Dry skin is quite uncomfortable and if you suffer from dry skin then you’ll likely experience problems such as itching, scaling and cracking. These can happen for many reasons such as if you naturally have dry skin. However, even if you have an oily skin type, then you can also get dry skin occasionally.
Any part of your body can be affected by dry skin. Typically, it tends to affect the legs, hands and arms. Simple lifestyle changes as well as herbal green peels and moisturisers that you can get over the counter can treat it. If these aren’t sufficient to help, then you should get medical advice from a doctor.
Also, if you wash your hands or use hand sanitizer frequently, this can also lead to dry skin on your hands. So, every time that you wash your hands, it is a good idea to use moisturiser.
Dry Skin Types
If you’re exposed to hot water, particular chemicals or even dry weather, this can lead to your skin drying out. You can also get dry skin if you have underlying medical issues.
Skin that is extremely dry is known as dermatitis. There are many types of dermatitis and they are as follows:
This occurs when your skin has a reaction to something that has touched it which results in inflammation (localized).
Irritant contact dermatitis happens when you are in contact with a chemical agent that causes skin irritation. For example, exposure to bleach can cause this.
Allergic contact dermatitis happens when your skin is contact with a particular substance that you are allergic to. For example, some people are allergic to nickel and other materials.
This happens when your skin creates excess oil. This can cause your skin to develop a red and scaly rash. In many cases, this develops on your scalp and it is particularly common in infants.
This type of dermatitis is also called eczema. It appears as dry scaly patches on skin. Children are particularly susceptible to this.
There are medical conditions that can lead to dry skin such as type 2 diabetes, psoriasis etc.
Is it normal to have dry skin?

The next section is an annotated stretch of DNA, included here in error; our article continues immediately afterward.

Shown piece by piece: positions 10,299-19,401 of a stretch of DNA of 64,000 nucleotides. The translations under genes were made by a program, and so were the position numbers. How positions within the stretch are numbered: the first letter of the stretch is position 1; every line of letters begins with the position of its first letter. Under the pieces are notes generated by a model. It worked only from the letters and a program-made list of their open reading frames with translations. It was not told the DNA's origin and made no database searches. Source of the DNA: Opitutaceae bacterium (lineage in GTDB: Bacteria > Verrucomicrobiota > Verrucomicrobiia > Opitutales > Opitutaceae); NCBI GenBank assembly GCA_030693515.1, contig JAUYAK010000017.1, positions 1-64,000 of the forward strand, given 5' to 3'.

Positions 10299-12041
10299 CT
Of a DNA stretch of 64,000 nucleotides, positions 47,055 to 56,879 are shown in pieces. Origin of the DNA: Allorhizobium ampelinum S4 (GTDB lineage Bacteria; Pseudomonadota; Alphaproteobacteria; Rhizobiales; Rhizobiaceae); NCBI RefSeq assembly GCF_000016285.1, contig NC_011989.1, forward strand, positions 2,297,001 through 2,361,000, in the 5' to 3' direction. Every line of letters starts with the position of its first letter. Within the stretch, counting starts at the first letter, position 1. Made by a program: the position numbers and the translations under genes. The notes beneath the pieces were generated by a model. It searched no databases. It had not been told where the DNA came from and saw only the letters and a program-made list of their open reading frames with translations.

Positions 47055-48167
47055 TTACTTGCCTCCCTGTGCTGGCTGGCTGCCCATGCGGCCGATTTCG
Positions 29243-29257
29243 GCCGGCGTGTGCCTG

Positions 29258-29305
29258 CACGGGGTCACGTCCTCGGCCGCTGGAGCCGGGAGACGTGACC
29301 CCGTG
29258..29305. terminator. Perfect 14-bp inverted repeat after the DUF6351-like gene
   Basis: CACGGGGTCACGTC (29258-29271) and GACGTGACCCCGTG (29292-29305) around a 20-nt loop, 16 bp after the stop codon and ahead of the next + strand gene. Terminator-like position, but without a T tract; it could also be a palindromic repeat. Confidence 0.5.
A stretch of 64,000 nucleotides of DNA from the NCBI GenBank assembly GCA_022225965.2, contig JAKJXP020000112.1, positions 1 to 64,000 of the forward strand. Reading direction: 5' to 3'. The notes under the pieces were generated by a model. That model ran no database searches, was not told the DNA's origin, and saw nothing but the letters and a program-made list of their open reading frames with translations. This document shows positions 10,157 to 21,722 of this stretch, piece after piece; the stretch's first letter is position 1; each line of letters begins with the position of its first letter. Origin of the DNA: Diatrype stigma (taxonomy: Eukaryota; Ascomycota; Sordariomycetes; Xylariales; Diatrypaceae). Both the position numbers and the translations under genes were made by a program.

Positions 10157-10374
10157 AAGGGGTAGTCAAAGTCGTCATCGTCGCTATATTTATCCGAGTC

Yes, it is normal to get dry skin. When you grow older, your skin may become dryer. So, it is quite common for people who are 60+ years old to have dry skin.
Dry skin causes
This condition occurs when the skin quickly loses water and becomes dehydrated. There are a couple of things that can lead to this.
Dry skin risk factors
Anyone can experience dry skin. However, there are particular risk factors that increase the probability that you will get dry skin and they are as follows:
Age: As you get older, you have a higher likelihood of getting dry skin. This is due to the fact that as you age, your pores will secrete less oil, resulting in dryer skin.
Medical history: If you have allergic diseases within your family or you personally have a history of skin issues, then you’d have a higher likelihood of developing allergic contact dermatitis or eczema.
Season: In the winter and fall months, humidity levels are usually quite low, so this leads to higher rates of dry skin. However, during the summer time, there is higher humidity which actually helps prevent skin drying.
Personal hygiene habits: If you shower very frequently or even shower with hot water, this increases your chances of developing dry skin.
Chronic and severe dry skin
Most people experience dry skin occasionally, however, there are others who deal with very severe and chronic dry skin. This can result in skin that is inflamed, flaky and irritated a lot more often and this is quite challenging to deal with.
Chronic dry skin causes
There are a couple of risk factors and causes that can lead to bad or chronic dry skin. Some of these are:
Dysfunction with the skin barrier
Kidney disease, diabetes, thyroid disease